SAP’s Unanswered Questions About its Digital Access Model (Part Two)

Same old story, same old song and dance

In September of last year, I wrote a blog that called out the top three questions SAP hasn’t answered about its new Digital Access model.  At its 2019 SAPPHIRE NOW conference, SAP provided additional insight into its new Digital Access Model to help customers better understand what Digital Access means, how it’s measured, and what their options are going forward.

In this blog, I will discuss the progress SAP has (or hasn’t) made in providing their customers with greater transparency and predictability around the Digital Access Model.  Specifically, I want to revisit and focus on the answers we now have for one of the biggest questions around Digital Access:

How Can Existing Customers Easily Determine Their Licensing Demand Under the Digital Access Model?

Previously, SAP stated that customers would need to count the number of documents generated annually, by type, created by third-party applications.  Customers would then use that historical or extrapolated data to determine their demand which would then be licensed as Digital Access.

SAP’s Digital Access Model is based on licensing measured by the nine document types defined in the SAP ERP Pricing for the Digital Age. Note that some documents (e.g., purchase documents) are counted at the line item level.  Many businesses can count the number of purchase orders or invoices created in SAP but counting line items in those documents can be a significant challenge.

In August, SAP released a user note, however, the accuracy of this tool is questionable:

2644139 – Digital Access: Tool for SAP ERP (ECC) to determine an approximate number of licenses required in the future” (this tool can be downloaded from the SAP marketplace as Note 2644139 (for ECC) and Note 2644172 (for S/4HANA)).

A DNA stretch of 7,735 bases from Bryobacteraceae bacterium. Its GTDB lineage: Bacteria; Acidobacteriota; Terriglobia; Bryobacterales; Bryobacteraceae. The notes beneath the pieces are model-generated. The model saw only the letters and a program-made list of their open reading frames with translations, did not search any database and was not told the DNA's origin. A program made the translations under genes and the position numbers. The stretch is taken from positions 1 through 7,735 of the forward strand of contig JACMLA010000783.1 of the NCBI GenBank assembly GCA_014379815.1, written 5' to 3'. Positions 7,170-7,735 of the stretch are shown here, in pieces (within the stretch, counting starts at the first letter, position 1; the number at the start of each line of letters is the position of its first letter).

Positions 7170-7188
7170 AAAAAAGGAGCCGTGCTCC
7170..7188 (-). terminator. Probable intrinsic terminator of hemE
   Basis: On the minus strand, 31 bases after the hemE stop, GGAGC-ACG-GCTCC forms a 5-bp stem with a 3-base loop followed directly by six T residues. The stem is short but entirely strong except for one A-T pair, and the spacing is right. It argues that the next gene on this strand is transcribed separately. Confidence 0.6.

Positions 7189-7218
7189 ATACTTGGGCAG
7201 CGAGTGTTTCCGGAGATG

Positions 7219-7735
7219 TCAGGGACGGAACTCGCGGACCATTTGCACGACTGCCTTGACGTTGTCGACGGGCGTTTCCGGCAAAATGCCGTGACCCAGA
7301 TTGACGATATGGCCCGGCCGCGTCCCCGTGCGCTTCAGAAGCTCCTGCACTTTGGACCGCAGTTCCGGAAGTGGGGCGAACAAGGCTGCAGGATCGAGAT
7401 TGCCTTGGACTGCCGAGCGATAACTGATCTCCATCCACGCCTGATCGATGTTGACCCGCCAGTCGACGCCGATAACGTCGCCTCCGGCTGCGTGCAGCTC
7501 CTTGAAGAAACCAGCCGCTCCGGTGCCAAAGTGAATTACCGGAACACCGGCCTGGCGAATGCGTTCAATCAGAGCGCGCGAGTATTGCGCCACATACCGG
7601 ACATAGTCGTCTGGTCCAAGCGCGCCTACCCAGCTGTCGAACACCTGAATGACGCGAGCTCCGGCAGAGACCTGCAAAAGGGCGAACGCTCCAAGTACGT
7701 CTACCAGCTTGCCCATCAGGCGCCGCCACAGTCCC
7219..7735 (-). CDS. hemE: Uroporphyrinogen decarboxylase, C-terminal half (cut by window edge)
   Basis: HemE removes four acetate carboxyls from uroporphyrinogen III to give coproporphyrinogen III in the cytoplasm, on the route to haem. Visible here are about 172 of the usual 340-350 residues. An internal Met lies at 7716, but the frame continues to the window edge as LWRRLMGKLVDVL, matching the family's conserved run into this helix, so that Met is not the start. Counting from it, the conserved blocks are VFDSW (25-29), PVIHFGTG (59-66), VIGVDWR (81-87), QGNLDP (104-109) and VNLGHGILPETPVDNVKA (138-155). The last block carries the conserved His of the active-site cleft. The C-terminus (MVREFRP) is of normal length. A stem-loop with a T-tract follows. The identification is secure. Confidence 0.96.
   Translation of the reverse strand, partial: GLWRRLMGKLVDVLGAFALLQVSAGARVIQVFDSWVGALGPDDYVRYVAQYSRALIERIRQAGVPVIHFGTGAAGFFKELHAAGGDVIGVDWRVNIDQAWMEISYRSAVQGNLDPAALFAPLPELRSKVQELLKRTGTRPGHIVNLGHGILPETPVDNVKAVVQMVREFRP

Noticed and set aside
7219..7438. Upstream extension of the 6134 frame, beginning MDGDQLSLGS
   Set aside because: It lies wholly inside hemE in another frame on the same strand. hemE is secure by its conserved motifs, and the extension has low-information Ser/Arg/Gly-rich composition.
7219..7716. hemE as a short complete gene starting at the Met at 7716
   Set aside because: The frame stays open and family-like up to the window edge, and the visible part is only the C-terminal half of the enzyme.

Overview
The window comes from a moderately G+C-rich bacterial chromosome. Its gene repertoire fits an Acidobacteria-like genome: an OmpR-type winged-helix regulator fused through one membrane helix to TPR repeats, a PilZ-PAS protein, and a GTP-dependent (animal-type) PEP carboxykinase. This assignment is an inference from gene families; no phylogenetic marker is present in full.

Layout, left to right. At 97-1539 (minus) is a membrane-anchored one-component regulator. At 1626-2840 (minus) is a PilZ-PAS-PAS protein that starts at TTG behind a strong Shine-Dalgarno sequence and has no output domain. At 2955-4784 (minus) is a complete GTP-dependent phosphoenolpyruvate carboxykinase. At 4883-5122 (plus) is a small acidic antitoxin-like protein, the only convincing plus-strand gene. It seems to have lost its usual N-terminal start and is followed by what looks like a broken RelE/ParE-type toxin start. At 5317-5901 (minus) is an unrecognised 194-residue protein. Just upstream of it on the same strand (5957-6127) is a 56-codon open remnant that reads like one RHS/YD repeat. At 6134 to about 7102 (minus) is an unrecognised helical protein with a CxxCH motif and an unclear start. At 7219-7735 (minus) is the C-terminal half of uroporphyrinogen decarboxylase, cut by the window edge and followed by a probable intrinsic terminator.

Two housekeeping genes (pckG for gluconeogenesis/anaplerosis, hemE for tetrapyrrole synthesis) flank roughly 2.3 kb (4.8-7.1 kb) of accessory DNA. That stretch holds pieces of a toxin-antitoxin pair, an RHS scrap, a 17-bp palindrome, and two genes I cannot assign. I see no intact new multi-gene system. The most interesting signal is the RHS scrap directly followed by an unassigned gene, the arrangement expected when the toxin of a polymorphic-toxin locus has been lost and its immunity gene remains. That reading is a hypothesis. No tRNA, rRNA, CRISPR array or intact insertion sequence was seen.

The note provided high-level instructions on how to execute the tool but cautions, “The report does not differentiate between documents that were created by SAP applications and documents that were created by non-SAP applications.  The number transferred for a document must be interpreted based on the current installation environment.”

In addition, it is not clear that the tool can differentiate between a new document (which must be licensed) and a document that has been modified (which does not require a license).

So, What Progress Has SAP Made Since Then to Better Address the Issue Around Measurability?

Unfortunately, the answer is not much.

Earlier this month, SAP announced the Digital Access Adoption Program (DAAP) which offers two approaches for measuring how many documents your organization generates annually to help you determine your licensing requirements.

1. Customer implements Support Packages containing the SAP Passport tool to estimate number of documents created by current use.

This seems to be a logical process and use of SAP technology.  But there is a catch.  Some customers will need to implement Support Packages to activate this functionality and SAP will only provide limited assistance to implement them.  SAP also clearly states that the results of this approach will be an estimate only for the number of documents a customer will need to license.